Vittorio De Sica's BICYCLE THIEVES (Italian Revival)
While Vittorio De Sica is often considered the more sentimental master of Italian Neorealism (Contrasted with Roberto Rossellini; every major film movement requiring its own Lennon-McCartney dichotomy, apparently), it should be noted that several of his major films (UMBERTO D., MIRACLE IN MILAN) were cast with untrained performers. As a result, an unshakable authenticity lays at the foundation of BICYCLE THIEVES; the actors' unglamorous faces allow De Sica's simple story to graze the universal. Much of the action concerns an unemployed man's search for his stolen bicycle (which he needs for a prospective job) through the streets of postwar Rome. Accompanied throughout by his young son, Antonio can never descend totally into despair because of his great affection for the boy. Martin Scorsese has compared De Sica's emotional acuity to Chaplin's, whose radical, unyielding sympathy for the poor was one of the direct antecedents to the whole of Italian Neorealism. (1948, 93 min, Digital Projection) BS
Benedikt Erlingsson’s WOMAN AT WAR (New Icelandic)
Music Box Theatre — Check Venue website for showtimes
Can one person make a real difference in the world? That is the central question of Icelandic director Benedikt Erlingsson’s unusual thriller, WOMAN AT WAR. Halla (Halldóra Geirharðsdóttir) is a single, middle-age choir director in Reykjavík who secretly carries out acts of sabotage to disrupt the industrialization of Iceland. The thrilling opening scene in the breathtaking Icelandic landscape shows us just how resourceful and determined Halla is to focus people’s attention on the existential threat posed to future generations by climate change and environmental pollution. She is a lone crusader, however, and the authorities are hot on her heels. Further, she learns that after four years of waiting— a lifetime ago for Halla, given the turn her life has taken— she has been approved to adopt a Ukrainian orphan. Geirharðsdóttir plays dual roles as Halla and her identical twin, Ása, a yoga instructor who chooses to save the world by exploring her innerspace, thus presenting the dichotomy of public versus private action in service of the greater good. The philosophical underpinnings of WOMAN AT WAR are well served by the smart, well-constructed script by director Erlingsson and co-screenwriter Ólafur Egilsson that positions Halla as a brave, but very human eco-warrior, emphasized amusingly by having an on-camera trio of musicians provide the music cues that would be a heroic, fully orchestrated soundtrack in a more conventional film. And unlike a conventional film, the feel-good ending is undercut by the realization that nothing we have seen in the film has stopped the encroaching flood. (2018, 100 min, DCP Digital) MF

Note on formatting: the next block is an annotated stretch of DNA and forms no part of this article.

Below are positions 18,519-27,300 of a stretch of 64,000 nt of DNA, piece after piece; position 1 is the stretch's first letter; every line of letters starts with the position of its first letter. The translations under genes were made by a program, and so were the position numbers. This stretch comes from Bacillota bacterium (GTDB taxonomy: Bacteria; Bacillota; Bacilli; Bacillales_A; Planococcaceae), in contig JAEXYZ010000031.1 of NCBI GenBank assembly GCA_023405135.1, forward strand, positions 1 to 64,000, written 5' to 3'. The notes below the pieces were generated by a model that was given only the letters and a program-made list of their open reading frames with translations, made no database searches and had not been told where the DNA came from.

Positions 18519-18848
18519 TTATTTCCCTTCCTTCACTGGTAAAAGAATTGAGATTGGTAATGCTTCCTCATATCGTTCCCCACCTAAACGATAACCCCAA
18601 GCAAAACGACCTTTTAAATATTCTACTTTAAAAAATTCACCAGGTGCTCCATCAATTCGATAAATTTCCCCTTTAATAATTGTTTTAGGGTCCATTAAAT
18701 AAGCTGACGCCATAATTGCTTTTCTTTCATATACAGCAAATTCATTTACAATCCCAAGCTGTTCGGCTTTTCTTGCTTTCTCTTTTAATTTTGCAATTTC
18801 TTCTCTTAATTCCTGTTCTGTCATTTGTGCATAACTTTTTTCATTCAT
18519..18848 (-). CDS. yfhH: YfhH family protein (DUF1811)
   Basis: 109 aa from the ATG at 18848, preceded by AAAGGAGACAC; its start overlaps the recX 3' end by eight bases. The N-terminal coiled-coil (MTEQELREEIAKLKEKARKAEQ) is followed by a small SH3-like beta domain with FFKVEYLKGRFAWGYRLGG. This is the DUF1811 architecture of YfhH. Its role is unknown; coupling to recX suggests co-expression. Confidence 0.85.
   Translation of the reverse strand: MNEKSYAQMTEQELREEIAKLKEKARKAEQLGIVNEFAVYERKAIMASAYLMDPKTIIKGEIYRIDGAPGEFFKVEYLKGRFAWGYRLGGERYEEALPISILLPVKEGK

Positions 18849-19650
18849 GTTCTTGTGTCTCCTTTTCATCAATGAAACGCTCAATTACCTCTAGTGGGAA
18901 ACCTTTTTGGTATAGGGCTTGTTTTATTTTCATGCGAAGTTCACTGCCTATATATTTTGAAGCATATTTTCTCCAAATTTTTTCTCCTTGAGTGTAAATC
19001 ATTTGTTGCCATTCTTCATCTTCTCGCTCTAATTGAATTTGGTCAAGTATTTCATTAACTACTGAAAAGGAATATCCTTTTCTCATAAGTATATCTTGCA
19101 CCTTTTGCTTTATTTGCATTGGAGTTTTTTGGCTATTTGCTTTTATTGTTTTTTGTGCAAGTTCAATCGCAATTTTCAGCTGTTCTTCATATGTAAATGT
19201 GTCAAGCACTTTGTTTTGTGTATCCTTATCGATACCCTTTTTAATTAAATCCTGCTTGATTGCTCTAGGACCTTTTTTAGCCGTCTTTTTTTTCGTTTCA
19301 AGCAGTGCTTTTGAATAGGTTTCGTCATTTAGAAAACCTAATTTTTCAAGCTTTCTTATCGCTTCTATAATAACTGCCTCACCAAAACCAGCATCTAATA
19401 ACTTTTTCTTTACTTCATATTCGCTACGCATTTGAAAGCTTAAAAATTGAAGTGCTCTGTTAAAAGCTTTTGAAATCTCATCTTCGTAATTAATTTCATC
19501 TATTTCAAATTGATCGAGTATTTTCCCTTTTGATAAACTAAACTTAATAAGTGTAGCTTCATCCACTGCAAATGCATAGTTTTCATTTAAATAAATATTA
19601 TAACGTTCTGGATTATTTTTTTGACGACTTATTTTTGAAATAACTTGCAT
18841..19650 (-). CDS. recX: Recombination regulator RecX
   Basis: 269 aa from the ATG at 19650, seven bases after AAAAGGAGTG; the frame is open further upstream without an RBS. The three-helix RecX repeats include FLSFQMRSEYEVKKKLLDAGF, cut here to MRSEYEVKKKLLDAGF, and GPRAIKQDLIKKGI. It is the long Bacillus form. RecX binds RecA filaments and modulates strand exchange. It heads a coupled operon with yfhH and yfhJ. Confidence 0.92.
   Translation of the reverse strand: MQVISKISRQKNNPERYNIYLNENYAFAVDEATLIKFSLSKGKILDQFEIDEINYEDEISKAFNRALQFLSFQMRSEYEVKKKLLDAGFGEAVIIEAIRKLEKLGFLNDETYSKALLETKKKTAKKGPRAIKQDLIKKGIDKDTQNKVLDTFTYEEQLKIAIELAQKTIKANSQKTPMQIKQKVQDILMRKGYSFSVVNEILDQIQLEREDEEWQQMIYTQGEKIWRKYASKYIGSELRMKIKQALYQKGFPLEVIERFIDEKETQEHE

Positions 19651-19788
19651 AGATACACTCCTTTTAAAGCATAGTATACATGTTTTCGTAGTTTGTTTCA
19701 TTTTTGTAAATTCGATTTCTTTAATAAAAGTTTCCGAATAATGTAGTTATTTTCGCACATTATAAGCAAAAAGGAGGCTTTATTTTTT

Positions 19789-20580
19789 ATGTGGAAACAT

Christian Petzold’s TRANSIT (New German/French)
Music Box Theatre — Check Venue website for showtimes